Other years, I have bought the little plastic boxes of "fresh" basil that is sold next to the pre-tossed salads in the produce section.  However, this basil is never fresh enough, and it never lasts more than a few days before getting wilty and gross.  Plus, doesn't it seem odd to pay that much for a weed?

For the last few weeks, I have walked past the little potted basil plants in the produce section that seem to promise indoor-friendly, fresh herbs.  I have been tempted.  I have picked up and put back down the little tubs with their plastic sleeve protecting the tender leaves.  I have wanted, decided better, then regretted.  So I finally bought one two weeks ago.

I was so proud!  I followed the directions on the sleeve to a T.  I kept the lower portion of the sleeve on the tub.  I watered from the bottom.  I snipped leaves to eat as well as to promote growth.  My little plant was thriving.  And then I took it off the window last night to clean under the dish it was sitting in.

That's when I noticed the furry, blue mold covering the surface of the dirt.  Another basil plant added to my list of failures.  I took out the scissors, snipped the stalks of the plant in one swoop, and hung it upside-down to dry; I dumped the molding soil and remaining vestiges of my failure into a pot on the porch.  It seems that the quest for fresh basil continues.  It shouldn't be this hard.

The Quest for Fresh Basil

There is nothing more summery than the smell and taste of fresh basil.  Mmm... it smells so good...  But I have a confession: I suck at keeping basil plants alive.  It shouldn't be that hard.  Basil is a glorified weed that thrives in hot conditions!  And yet, I can't seem to manage it.
Oh, Basil!  How I love thee!
In previous years, I have tried to plant basil in pots on the porch.  They are outside, getting fresh air, and a nice balance of sun and shade.  But they don't tend to get a lot of water.  Being on a covered porch and all.  And seeing as I can't seem to remember to water them.  After a few weeks, my poor little plants are dried up corpses.

Other years, I have bought the little plastic boxes of "fresh" basil that is sold next to the pre-tossed salads in the produce section.  However, this basil is never fresh enough, and it never lasts more than a few days before getting wilty and gross.  Plus, doesn't it seem odd to pay that much for a weed?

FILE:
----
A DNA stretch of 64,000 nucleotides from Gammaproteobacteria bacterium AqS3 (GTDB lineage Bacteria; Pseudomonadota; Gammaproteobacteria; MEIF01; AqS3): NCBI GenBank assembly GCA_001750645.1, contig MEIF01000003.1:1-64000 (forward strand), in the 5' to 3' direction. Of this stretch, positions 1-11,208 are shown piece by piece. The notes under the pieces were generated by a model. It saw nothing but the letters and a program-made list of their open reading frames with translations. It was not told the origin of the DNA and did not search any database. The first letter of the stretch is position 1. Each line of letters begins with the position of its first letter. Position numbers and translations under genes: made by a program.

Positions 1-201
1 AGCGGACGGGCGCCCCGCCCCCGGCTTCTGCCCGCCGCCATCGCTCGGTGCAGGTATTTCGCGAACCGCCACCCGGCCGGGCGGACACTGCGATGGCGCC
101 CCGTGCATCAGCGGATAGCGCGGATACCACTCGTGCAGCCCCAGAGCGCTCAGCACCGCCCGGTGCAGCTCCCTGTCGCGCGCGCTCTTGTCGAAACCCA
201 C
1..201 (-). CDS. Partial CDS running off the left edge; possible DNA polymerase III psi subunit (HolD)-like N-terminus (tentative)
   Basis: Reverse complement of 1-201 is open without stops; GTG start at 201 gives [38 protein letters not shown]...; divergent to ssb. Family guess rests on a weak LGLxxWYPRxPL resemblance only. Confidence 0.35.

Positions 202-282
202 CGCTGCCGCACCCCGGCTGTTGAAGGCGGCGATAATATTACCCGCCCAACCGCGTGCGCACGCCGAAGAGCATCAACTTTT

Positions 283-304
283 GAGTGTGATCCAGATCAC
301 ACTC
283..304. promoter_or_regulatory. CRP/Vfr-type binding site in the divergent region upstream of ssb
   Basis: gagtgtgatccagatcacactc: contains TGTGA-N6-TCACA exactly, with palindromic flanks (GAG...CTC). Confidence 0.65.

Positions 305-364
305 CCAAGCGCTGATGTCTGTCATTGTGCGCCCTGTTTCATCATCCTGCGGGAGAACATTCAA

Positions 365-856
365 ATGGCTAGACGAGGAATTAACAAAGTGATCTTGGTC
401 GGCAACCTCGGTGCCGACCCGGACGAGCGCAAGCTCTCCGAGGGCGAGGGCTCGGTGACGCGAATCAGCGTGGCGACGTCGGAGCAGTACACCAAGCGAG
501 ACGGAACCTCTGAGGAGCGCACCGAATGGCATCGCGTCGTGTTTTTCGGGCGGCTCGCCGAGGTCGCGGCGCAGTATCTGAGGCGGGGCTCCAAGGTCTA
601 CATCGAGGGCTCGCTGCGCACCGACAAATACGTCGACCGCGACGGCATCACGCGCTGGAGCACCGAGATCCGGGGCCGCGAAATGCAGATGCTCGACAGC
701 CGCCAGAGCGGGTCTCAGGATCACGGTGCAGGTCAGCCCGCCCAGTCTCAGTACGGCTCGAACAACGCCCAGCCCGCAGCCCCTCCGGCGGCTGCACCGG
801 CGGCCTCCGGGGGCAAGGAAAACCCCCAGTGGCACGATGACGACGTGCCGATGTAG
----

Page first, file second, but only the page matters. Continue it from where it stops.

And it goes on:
For the last few weeks, I have walked past the little potted basil plants in the produce section that seem to promise indoor-friendly, fresh herbs.  I have been tempted.  I have picked up and put back down the little tubs with their plastic sleeve protecting the tender leaves.  I have wanted, decided better, then regretted.  So I finally bought one two weeks ago.

I was so proud!  I followed the directions on the sleeve to a T.  I kept the lower portion of the sleeve on the tub.  I watered from the bottom.  I snipped leaves to eat as well as to promote growth.  My little plant was thriving.  And then I took it off the window last night to clean under the dish it was sitting in.

That's when I noticed the furry, blue mold covering the surface of the dirt.  Another basil plant added to my list of failures.  I took out the scissors, snipped the stalks of the plant in one swoop, and hung it upside-down to dry; I dumped the molding soil and remaining vestiges of my failure into a pot on the porch.  It seems that the quest for fresh basil continues.  It shouldn't be this hard.

Tuesday, May 17, 2011

The Best Part, Again

A few blogs around the interwebs are participating in VlogTalk today.  At first, I thought to myself, "pish, no way I'm posting a vlog."  This reaction was, in part, because I am one of the few people remaining on this planet who do not have access to a webcam.  But also, I don't like how my voice sounds when it has been recorded.  I sound like an eight-year-old.

But then I remembered that I have a little footage of Laura from our ride home the other day.  Without further ado, Laura presents a vlog on the most exciting aspects of her day:
video